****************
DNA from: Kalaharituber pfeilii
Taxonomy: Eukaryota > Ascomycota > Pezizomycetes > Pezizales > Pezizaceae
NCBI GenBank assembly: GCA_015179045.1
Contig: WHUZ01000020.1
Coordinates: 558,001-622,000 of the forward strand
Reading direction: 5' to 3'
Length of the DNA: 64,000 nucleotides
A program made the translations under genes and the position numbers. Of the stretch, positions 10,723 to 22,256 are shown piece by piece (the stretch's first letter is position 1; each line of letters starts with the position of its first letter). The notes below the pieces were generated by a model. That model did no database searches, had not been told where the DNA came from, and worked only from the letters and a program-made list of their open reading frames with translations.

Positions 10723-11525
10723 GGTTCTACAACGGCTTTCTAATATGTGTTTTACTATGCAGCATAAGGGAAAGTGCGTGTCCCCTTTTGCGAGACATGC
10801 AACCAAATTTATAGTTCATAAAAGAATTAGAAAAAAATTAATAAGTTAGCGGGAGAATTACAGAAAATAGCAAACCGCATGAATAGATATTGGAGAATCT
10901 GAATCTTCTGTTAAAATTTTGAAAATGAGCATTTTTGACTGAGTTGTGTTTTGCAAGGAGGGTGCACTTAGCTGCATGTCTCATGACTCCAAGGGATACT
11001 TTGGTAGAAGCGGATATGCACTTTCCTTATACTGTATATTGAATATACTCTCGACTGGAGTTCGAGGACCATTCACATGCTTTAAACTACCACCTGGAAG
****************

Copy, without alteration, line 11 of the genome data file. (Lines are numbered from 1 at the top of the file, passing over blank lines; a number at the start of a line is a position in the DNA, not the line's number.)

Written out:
10801 AACCAAATTTATAGTTCATAAAAGAATTAGAAAAAAATTAATAAGTTAGCGGGAGAATTACAGAAAATAGCAAACCGCATGAATAGATATTGGAGAATCT